The owlets might stay in the nest for about 6 weeks after hatching, though they could try to fly to nearby branches when about 5 weeks old. After they have left the nest, they may also be seen walking around on the ground for awhile before they can fly. The parents will continue to feed them for some time.
Snakes have emerged from their winter nap in Arizona. Here is how one snake (a harmless gopher snake) interacted with the non-toxic traps that are reducing the number of digging rodents (that were turning our yard into swiss cheese…)
Ratsss, Ssskewered. Sssun baked in a Ssslate dark oven. Boxxxed to go!
Sssweet and juicccey, a gassstonomissstsss treasssure. Ssslither into thisss hole.
Big sssnakey bite – but the boxxx won’t let go of my sssupper! Reverssse! Reverssse!
Ssso clossse! A mouth full of fur for my effortsss!
Sssearching elssswhere for my nexxxt Sssquare meal.
In my previous post about the Great Horned Owl nest in our palm tree, I introduced the First Owlet.
Over the next few days we saw at least two more baby birds.
In the photo above there are two owlets to the right of the unhatched egg, and one just above the egg. I don’t think there are more than that, but time will tell!
In this photo, one owlet settles in to it’s temporary home in an Amazon Prime cardboard box lined with a fluffy white towel. The baby bird fell out of the nest. I found it sitting on the road near the bottom of the palm tree. It could not walk or hop very far without tipping over.
There was no way I could get the baby back into the nest and it was much too young to live without the warmth and care of the mother owl. I didn’t know how long the bird had been on the ground, but I knew there were many predators nearby. So I donned my trusty leather gardening gloves, quickly found the box, took a deep breathe – and gently guided the bird into a safer place.
I’m not sure whose heart was beating faster now – the bird’s or mine! For such a small bundle, it had a big beak and long sharp talons – and it was not happy with me at all! We both calmed down once the owlet was safely in the box and I had added a fluffy towel so the bird had something to hold onto. I closed the flaps on the box (many thanks to the box maker because when the flaps are closed there is a large enough gap to allow good ventilation.)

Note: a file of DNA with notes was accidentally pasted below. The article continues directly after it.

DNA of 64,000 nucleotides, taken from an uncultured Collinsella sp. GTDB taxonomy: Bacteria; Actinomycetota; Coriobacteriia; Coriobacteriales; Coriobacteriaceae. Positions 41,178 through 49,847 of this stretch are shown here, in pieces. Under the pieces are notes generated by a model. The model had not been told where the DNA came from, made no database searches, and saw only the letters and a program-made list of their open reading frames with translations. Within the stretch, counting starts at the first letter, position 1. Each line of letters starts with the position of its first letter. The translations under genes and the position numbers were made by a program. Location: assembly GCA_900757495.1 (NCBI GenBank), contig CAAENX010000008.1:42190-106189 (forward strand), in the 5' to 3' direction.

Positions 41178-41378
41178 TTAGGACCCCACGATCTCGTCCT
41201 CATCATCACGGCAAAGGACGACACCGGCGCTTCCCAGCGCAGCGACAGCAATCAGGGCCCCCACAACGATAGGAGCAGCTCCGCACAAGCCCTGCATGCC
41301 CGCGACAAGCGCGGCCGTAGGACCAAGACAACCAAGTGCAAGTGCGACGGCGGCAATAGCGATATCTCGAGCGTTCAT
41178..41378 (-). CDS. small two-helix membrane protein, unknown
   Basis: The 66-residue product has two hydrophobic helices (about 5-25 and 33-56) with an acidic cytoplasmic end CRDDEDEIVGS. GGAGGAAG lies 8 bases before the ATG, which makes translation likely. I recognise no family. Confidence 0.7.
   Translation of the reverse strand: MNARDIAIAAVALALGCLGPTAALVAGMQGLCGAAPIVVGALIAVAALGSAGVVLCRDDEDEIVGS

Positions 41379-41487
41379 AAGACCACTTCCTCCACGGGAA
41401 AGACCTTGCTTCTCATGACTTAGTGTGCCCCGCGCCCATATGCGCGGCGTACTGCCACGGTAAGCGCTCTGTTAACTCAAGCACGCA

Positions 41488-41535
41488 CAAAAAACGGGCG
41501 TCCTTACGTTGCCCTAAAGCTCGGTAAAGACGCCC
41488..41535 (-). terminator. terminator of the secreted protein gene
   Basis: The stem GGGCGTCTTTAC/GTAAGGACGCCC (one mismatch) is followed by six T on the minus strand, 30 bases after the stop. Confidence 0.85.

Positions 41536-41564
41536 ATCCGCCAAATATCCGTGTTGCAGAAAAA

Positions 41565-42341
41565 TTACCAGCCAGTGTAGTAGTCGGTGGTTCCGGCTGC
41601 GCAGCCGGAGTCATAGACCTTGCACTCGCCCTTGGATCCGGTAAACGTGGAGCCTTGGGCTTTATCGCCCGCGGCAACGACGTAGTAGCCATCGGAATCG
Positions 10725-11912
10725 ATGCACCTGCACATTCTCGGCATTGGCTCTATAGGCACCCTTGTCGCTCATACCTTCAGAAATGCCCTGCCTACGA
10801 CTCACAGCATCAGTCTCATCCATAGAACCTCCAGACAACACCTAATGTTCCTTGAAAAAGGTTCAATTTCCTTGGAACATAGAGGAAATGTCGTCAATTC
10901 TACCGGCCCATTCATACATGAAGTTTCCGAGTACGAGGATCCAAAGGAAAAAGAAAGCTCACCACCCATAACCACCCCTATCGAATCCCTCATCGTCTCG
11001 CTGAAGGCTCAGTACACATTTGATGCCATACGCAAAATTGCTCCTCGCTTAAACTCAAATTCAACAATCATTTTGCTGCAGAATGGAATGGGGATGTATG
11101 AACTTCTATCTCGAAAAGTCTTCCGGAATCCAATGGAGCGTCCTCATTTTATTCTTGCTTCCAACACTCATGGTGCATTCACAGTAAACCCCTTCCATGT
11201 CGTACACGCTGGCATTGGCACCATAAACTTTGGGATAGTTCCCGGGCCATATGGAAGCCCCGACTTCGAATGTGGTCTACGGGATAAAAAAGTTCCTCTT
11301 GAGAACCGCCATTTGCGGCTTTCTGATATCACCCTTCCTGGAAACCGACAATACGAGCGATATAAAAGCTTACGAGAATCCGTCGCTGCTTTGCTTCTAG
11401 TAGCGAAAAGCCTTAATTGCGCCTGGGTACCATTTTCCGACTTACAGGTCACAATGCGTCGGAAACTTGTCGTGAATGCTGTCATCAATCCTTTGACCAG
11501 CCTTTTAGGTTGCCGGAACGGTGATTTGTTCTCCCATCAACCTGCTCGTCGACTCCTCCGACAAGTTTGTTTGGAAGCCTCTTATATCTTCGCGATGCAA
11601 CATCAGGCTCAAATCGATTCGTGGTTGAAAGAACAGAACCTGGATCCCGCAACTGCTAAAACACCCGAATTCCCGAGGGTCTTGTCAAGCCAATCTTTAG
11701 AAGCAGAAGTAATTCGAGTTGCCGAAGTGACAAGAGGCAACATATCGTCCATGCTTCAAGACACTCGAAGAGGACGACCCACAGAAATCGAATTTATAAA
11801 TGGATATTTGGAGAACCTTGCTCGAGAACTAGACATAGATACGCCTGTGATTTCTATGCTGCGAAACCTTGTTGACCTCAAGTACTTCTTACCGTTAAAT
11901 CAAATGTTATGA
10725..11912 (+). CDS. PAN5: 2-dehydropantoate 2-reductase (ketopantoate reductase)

Several hours later The Car Guy and I delivered the bird to the Arizona Wild at Heart rescue center. An experienced staff member checked the baby for broken bones, gave it a rehydration needle, then explained their baby raptor program to us.
They will care for the owlet in their ‘wild fostering’ program. The baby will be raised by another Great Horned Owl – a foster parent – that will feed it, teach it to avoid humans and predators, how to communicate and hunt. The baby will not imprint on people and as long as it grows up to be a healthy bird, it will be released into the wild when it is mature enough.
I sure know a lot more about baby owls now (they really don’t smell that great when they have been in a box for a short while…) So, although it is exciting to have a nest of baby birds nearby, sometimes it comes with the obligation to make sure that ‘No bird is left behind’.
The Great Horned Owl that is nesting in a palm tree in our yard (in Arizona) has successfully ‘hatched’ at least one owlet.
The photo above shows Mother Owl with the small white bundle of feathers that is the owlet. Near the bottom centre of the photo is the egg that escaped from the nest.
This photo shows the baby more clearly. The round black area is the eye. We think the owlet is almost 2 weeks old now.
This photo shows the owlet’s already impressive beak!
The Arizona Owl Family:
Mother owl on nest
The male owl in a tree near the nest
The Alberta Owl Family:
In 2018 we watched what we thought was a once in a lifetime event! A Great Horned Owl nested in a tree in our front yard. We first saw the three owlets when they had left the nest and were venturing out onto a branch each day as they prepared to fly for the first time.
Triplets before fledging
Mom and one of the owlets
Two of the owlets
One of the owlets after fledging
The Triplets – almost as big as the parents, but still being fed by their parents!